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Inside Volume I: My Hong Kong: 1993 & Beyond: Part 1

September 6, 2011

Kingston, Jamaica, my birthplace, was a British colony for 303 years. Hong Kong was a British colony for 154 years. I spent 28 years in Jamaica and to date, 18 years in Hong Kong. I experienced dramatic and progressive architectural changes in Hong Kong during that short period while it was not the same for the years I grew up in Jamaica.

With the weather somewhat similar in both countries, the urban plans for both cities have similar urban planning qualities that could be classified as “British Colonial Architectural and Planning” idiosyncratic idioms. The Hong Kong street scenes brought back vivid images of the Jamaican town-scapes I know so well.

Lan Kwai Fong and the Mid Level areas, where the width of the street and the ‘virtual ceiling’ of the commercial signs, (in spite of the tall surrounding towers), create a personal and human scale, make shoppers and visitors comfortable to the surroundings. The shops and hawker stalls hug the inclined landscape creating an added urban quality while restricting motor traffic. You can leisurely stroll throughout the areas to enjoy the ambience or just window-shop among the hawkers.

This old town area of Hong Kong is unlike any town-scape environment anywhere. Interesting vistas and accidental architectural iconic subtleties are everywhere you cast your eyes. My Gage Street Wet Market sketch shows colourful overhead awnings covering most of the narrow street which I suspect is to provide shelter from sudden rainfall and not for sunshade. The tall surrounding towers shade the streets, while bringing indirect sunlight for most of the day.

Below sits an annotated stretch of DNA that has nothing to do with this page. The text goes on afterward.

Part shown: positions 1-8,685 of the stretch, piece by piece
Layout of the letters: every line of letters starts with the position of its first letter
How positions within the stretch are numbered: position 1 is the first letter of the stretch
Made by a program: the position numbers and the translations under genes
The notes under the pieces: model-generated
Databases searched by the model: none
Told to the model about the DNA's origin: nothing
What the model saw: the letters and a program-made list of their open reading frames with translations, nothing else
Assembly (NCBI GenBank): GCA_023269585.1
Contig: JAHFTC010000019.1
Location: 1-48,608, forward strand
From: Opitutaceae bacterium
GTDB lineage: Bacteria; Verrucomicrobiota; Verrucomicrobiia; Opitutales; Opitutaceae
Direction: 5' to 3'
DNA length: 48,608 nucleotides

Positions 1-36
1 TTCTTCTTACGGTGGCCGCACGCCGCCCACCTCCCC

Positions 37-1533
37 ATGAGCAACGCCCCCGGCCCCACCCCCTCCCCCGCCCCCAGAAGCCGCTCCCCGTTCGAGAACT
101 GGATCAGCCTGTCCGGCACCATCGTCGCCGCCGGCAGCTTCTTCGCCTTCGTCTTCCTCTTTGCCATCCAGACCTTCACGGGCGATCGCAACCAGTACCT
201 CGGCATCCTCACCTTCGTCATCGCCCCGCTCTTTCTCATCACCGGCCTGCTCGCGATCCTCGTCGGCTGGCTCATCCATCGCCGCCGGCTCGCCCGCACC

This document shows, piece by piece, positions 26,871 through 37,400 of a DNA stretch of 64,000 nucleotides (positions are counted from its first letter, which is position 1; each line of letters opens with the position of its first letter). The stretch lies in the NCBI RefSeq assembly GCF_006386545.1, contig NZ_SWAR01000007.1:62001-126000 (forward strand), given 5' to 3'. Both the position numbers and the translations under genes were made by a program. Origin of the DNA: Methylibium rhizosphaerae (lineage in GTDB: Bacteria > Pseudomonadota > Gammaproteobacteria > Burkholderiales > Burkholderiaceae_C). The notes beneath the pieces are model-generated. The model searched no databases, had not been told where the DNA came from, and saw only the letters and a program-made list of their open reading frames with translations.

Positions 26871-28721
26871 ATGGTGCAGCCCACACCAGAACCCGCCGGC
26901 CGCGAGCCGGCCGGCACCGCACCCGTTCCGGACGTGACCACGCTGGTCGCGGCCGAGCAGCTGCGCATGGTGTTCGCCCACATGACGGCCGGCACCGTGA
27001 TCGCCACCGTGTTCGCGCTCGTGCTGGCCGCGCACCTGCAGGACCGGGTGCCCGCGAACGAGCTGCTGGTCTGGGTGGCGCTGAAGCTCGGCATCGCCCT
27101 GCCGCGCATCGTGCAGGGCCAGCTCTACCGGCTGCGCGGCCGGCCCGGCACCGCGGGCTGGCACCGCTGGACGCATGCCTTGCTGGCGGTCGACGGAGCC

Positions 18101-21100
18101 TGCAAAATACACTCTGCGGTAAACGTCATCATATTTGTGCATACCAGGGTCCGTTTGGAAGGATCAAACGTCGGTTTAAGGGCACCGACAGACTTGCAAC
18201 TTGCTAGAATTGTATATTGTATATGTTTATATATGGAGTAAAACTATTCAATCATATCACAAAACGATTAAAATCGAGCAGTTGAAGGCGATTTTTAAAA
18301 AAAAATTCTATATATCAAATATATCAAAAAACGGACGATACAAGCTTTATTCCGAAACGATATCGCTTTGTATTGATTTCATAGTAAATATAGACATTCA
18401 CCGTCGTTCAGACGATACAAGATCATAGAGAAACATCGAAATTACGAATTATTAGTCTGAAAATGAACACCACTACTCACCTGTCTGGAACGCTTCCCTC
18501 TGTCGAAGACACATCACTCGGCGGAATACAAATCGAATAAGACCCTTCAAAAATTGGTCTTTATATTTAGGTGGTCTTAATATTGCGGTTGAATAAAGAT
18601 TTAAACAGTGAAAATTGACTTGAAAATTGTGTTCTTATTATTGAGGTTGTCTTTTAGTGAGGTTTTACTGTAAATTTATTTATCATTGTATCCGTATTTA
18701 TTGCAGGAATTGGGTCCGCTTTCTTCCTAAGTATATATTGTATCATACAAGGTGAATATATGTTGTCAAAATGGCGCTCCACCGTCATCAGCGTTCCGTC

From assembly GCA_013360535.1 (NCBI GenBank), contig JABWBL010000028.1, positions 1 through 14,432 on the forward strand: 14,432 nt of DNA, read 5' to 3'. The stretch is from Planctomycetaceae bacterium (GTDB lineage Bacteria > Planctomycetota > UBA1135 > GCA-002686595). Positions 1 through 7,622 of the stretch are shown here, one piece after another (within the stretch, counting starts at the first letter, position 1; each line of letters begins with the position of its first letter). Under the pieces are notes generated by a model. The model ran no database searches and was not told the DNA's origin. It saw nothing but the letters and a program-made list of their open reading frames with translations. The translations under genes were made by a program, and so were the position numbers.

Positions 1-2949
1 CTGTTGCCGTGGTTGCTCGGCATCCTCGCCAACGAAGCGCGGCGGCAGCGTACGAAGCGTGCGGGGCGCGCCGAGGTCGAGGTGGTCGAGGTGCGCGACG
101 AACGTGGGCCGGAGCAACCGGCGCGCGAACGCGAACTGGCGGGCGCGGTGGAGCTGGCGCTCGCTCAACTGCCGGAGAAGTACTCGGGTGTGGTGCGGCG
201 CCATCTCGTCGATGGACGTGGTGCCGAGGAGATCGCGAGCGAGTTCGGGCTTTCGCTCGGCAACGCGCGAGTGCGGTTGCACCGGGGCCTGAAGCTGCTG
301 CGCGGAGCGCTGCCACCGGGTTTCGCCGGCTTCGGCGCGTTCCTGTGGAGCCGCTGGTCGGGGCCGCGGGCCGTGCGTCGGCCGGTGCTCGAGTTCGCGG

It is the most interesting urban area in all of Hong Kong. Unfortunately street signage is lacking, and one has to look carefully on buildings or maps to negotiate your way around. Roaming through the narrow streets, however, is the best way to experience the ambience and architectural quality of the neighborhoods. Each street has a character of its own, and together with the suspended overhead commercial signs, it is hard to lose your way around. In a short while you will discover that your sense of direction is not guided by any ‘urban nodes’, but rather by the activities, the hawkers stalls, the smells, and the level of urban noises of various streets or districts. Getting ‘lost’ here will create opportunities for you to discover more.

There are no “sitting-out” areas in these districts, matter of fact very few “sitting-out” areas exists in most urban areas of Hong Kong, but that’s another story. It seems the government’s Park & Recreation Department does not like to see people sitting out in Urban Areas! You will notice that in these photos there are no chairs or ledges for anyone to sit. I sat on the step of the street to make this sketch of “Wing Po Chai” in the Mid Levels. Of course people stopped by to see what I was doing. But if you get tired or hungry, there are few “dai pai dongs” in the district where you can grab a seat and get a good, inexpensive meal.

  1. Hopefully I will be able to expand and update the issues and events that the photos in Volume I captured. Eventually you will see photos of friends too, besides other subjects that I will share and discuss with you.

  2. Harlan Hugh permalink

    Cool post. You can really get the feeling of being there reading through the description and looking at the visuals.

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